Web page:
A naive way to factor an integer number N is based on checking the remainder of the division of N by some number p smaller than square root of N. If the remainder is 0, we conclude that p is a factor. This method is in fact very inefficient: with a computer that can test for 1010 different p's per second (this is faster than any computer ever built), the average time to find the factor of a 60-digit long number would exceed the age of the universe !
Rather than this naive division method, quantum computers rely on a slightly different technique to perform efficient factorisation. Indeed it is possible to show that factoring a number can be related to the problem of evaluating the period of a function. To explain how this method works, let us take a simple example and let us imagine we want to find the prime factors of N = 15. To do so we pick a random number a smaller than N, for instance a = 7, and define a function f(x) = 7x mod 15. This function raises 7 to the power of some integer x and takes the remainder of the division by 15. For instance, if x = 3, f(x) = 13 because 73 = 343 = 15 times 22 +13. Mathematics shows that f(x) is periodic and that its period r can be related to the factors of 15. In our example, we can check easily that f(x) evaluates to 1, 7, 4, 13, 1, 7, 4... for the values of x = 0, 1, 2, 3, 4, 5, 6.... and conclude that the period is r = 4. With this information, computing the factors of N only requires to evaluate the greatest common divisor of N and ar/2 +/- 1. In our example computing the greatest common divisor of 15 and 50 =7 4/2 + 1 (or 48=7 4/2 - 1) returns indeed the values 5 (or 3), the factors of 15.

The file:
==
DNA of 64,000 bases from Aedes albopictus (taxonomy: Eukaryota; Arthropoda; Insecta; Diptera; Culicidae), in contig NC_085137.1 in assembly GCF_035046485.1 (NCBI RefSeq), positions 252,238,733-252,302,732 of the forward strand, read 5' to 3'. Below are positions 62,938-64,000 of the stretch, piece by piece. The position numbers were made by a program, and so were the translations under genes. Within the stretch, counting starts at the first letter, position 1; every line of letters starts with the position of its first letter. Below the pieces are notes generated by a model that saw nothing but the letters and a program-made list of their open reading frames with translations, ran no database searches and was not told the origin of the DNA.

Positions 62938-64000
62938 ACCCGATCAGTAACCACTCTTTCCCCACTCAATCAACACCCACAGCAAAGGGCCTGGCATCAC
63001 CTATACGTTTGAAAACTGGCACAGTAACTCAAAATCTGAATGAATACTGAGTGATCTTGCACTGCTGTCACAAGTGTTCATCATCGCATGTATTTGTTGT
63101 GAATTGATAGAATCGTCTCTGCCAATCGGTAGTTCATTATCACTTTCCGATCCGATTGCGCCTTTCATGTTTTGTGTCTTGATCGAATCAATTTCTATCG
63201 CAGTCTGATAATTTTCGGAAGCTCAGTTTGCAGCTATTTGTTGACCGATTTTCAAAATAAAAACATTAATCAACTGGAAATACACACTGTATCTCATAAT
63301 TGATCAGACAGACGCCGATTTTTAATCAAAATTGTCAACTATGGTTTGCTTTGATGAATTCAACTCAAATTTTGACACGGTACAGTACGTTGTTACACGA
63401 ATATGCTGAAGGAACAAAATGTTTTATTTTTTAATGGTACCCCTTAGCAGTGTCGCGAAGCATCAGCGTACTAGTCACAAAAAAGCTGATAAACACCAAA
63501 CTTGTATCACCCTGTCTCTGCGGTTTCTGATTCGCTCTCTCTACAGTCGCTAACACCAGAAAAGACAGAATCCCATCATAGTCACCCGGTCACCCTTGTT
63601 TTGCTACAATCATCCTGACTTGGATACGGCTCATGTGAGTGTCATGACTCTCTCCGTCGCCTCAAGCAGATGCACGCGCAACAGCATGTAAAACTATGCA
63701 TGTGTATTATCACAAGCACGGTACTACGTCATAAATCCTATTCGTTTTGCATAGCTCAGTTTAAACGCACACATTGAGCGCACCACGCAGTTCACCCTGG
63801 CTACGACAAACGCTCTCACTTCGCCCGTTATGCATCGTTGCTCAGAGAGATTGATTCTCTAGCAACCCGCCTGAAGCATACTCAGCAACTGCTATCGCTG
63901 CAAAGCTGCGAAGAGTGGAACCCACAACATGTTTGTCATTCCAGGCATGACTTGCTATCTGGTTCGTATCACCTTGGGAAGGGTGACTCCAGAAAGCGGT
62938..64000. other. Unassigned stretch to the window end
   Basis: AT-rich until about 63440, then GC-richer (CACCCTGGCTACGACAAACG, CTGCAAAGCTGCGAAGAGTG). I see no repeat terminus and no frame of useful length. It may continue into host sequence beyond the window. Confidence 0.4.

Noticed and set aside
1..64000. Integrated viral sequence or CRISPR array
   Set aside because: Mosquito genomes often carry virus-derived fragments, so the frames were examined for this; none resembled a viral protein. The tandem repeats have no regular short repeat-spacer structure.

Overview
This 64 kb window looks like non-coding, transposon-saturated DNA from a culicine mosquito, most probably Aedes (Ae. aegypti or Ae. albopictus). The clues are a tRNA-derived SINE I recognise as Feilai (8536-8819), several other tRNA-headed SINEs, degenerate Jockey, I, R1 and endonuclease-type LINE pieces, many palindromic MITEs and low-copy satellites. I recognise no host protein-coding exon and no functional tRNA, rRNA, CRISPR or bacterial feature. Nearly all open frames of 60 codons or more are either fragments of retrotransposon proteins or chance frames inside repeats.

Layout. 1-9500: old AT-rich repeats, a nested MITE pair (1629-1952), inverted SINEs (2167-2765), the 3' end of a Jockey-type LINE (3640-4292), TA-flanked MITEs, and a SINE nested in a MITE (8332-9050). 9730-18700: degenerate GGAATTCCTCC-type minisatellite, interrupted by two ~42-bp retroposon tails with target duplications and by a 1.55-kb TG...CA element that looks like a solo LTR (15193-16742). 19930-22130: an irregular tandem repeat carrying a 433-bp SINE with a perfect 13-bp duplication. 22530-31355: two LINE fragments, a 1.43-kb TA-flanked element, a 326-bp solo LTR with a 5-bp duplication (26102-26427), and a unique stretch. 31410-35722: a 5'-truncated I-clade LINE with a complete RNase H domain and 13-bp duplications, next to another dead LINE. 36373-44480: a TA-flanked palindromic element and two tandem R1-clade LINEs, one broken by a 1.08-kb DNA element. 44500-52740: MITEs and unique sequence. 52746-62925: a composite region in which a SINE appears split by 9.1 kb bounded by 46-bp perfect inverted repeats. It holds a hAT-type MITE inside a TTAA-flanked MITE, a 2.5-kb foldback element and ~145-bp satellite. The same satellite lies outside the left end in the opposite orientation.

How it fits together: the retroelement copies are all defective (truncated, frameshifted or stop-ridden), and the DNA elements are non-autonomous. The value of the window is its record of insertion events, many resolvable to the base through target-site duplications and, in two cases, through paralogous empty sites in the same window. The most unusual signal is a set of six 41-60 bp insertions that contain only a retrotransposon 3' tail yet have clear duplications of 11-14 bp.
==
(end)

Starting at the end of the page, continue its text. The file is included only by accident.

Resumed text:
Obviously classical computers cannot make much of this new method: finding the period of f(x) requires to evaluate the function f(x) many times. In fact mathematicians tell us that the average number of evaluation required to find the period is of the same order of the number of divisions needed with the naive method we outlined first. With a quantum computer, the situation is completely different: by setting a quantum register in a superposition of states representing 0, 1, 2, 3, 4... it is possible to compute in a single go the values f(0), f(1), f(2) ... . These values are encoded in superposed states of a quantum register, retrieving the period from them requires another step (known as a quantum fourier transform), that can also be performed very efficiently on a quantum computer.